What we failed to consider at the time is that if we fail to eliminate legacy errors, individual matchup parity fails to capture total team parity. And as no reasonable Bracket manager would demand that his pool entrants come back and make fresh picks every round, realistically, team parity is the objective function our rules should create.
As evidence of this, even under our previous scoring methods where we awarded underdogs more point per victory, we still found that the expected total points were still higher for the teams favored to win multiple games.
The following chart from our friend Justin Sibears of Newfound clearly illustrates this issue, albeit with last year’s scoring mechanism.
Source: Flirting With Models, Newfound Research
The good news is that there’s an easy fix for this oversight, too: award points based on the value of a team’s total performance in the entire tournament.
And that’s what we’re doing this year.
ReSolve’s 2017 March Madness Bracket Challenge Rules
Here is the single, simple scoring rule for 2017:
- Teams will be awarded points in proportion to the inverse cumulative odds of their performance in the tournament. The cumulative odds will be calculated as the product of the odds derived from the final lines for individual games from VegasInsider.com, or any other reputable source for live wagering odds. (Note: Any line that is “off” due to overwhelming mismatches will default to 99.5% odds for the favorite, 0.5% odds for the underdog. Any line that is “off” due to a last minute issue – injury or otherwise – will default to the “last” available line.)
What follows is an example of what last year’s scoring might have looked like under this scoring system for Villanova (a highly-seeded team), Wisconsin (a mid-seeded team), and Hampton (a lowly-seeded team), at each round of the tournament.
Bear in mind that points are not awarded on a round-by-round basis. Rather, they are awarded on the basis of the final point at which you (the picker) choose a team to win, and they do so. For example, if someone chose Villanova to lose in the round of 16, that bracket would be awarded 1.3 points (the second round being the final point at which the picker had the team winning). Conversely, if they chose Wisconsin to win the championship, they would be awarded 9.09 points (the third round was final point at which the team won).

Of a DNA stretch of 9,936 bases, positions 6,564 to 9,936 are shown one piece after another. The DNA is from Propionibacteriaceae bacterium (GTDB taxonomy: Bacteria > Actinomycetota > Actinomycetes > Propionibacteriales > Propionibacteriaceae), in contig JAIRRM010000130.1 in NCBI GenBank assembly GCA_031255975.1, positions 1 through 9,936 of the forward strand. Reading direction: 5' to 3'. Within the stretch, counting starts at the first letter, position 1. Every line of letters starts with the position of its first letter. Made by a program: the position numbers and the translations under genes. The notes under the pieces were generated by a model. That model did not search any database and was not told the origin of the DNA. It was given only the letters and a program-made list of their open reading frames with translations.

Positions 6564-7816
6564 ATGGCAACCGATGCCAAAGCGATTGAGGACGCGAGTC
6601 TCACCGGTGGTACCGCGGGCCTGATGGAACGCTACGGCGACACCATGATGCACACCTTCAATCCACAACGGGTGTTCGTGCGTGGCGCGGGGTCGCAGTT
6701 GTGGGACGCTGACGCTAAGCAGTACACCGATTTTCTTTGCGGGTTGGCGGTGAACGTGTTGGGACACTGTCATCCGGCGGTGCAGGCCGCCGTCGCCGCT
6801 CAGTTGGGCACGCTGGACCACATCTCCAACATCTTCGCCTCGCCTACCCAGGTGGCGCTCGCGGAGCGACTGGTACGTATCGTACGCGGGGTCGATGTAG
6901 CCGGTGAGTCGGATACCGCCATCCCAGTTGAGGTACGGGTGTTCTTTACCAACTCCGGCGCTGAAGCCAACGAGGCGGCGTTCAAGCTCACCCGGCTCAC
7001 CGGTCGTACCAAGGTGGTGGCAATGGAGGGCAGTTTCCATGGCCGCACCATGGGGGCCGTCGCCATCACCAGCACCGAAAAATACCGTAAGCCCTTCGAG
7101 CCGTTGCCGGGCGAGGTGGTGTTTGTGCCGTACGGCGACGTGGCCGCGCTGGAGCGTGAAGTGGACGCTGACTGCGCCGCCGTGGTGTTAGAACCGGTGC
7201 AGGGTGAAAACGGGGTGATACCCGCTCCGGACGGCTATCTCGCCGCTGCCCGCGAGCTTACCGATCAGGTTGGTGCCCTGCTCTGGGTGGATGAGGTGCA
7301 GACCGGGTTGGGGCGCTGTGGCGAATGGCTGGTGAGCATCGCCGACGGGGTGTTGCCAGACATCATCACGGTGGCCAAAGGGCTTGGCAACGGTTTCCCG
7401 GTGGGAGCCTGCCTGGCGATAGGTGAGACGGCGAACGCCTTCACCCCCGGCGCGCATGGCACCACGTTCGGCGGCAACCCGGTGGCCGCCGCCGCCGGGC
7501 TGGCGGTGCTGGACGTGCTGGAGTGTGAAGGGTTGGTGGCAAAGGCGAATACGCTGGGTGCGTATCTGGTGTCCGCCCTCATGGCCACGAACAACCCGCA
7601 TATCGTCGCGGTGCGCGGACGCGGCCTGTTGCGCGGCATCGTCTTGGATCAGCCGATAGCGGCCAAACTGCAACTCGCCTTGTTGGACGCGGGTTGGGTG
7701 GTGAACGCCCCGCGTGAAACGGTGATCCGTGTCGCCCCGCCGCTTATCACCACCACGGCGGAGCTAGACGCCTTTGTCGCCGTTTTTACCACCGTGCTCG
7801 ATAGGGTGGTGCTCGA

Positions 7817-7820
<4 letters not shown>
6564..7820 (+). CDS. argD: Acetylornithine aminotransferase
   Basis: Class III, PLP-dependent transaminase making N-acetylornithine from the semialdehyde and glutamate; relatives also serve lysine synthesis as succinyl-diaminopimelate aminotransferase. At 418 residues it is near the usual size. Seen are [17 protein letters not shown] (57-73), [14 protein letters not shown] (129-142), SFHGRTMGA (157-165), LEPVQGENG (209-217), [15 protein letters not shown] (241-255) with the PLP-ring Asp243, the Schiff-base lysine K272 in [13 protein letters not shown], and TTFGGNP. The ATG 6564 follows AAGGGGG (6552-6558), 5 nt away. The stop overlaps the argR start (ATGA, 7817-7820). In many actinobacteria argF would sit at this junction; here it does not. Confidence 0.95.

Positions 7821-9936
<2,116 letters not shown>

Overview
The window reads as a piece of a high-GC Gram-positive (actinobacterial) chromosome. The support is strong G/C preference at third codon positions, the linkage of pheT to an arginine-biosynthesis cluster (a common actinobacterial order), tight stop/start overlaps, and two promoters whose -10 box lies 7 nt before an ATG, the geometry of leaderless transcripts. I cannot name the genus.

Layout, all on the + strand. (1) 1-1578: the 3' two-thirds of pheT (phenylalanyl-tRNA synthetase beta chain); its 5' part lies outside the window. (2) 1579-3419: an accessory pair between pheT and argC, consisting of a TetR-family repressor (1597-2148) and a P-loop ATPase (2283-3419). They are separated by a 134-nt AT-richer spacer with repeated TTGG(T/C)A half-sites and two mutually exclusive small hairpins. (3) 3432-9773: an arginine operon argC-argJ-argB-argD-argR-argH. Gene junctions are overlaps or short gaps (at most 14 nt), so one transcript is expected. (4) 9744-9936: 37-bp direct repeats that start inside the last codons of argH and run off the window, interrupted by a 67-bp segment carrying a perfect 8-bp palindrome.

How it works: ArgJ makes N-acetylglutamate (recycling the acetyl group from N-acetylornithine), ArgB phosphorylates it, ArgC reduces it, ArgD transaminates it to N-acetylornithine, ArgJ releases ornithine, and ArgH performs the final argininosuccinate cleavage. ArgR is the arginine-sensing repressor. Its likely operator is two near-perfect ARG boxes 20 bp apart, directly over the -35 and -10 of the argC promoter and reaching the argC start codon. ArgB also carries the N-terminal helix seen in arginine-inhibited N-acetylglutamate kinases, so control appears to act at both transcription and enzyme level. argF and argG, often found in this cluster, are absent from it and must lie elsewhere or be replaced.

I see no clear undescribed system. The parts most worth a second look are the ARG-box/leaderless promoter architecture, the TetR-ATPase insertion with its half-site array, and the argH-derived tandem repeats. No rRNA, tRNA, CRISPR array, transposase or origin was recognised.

In reality, Villanova went on to win the entire 2016 tournament, so in this scoring system a picker who had them winning the title would have been awarded 16.67 total points. Wisconsin advanced to the Sweet 16, meaning they would have been capped at 9.09 points for any picker accurately forecasting at least that many wins. And Hampton – poor Hampton – lost in the round of 64, earning zero points. This feels about right, considering the relative values:
- A Villanova championship was roughly equivalent to Wisconsin making it to the Sweet 16/Elite 8;
- Hampton winning a single game would have been equivalent to Wisconsin appearing in the Championship game; and,
- Hampton winning a single game would have been roughly equivalent to 6x Villanova winning the title! (If that sounds disproportionate, consider that #2 seeds – which was Villanova’s 2016 seed – have won 5 titles since 1979, while a #16 has never beaten a #1 seed in the first round, ever.)
If we must endure legacy errors – and we really can’t see any (unoppressively demanding) way around it – then the next best option is to create parity between the total expected values of every team. And the best way we know how to do that is to award points in inverse proportion to a team’s likelihood of advancing to a certain point in the tournament.
So there you have it: if the expected value of every team is the same, how are you going to make your picks? What’s your informational edge? How are you going to identify the signal in a sea of noise?
Let’s see what you’ve got.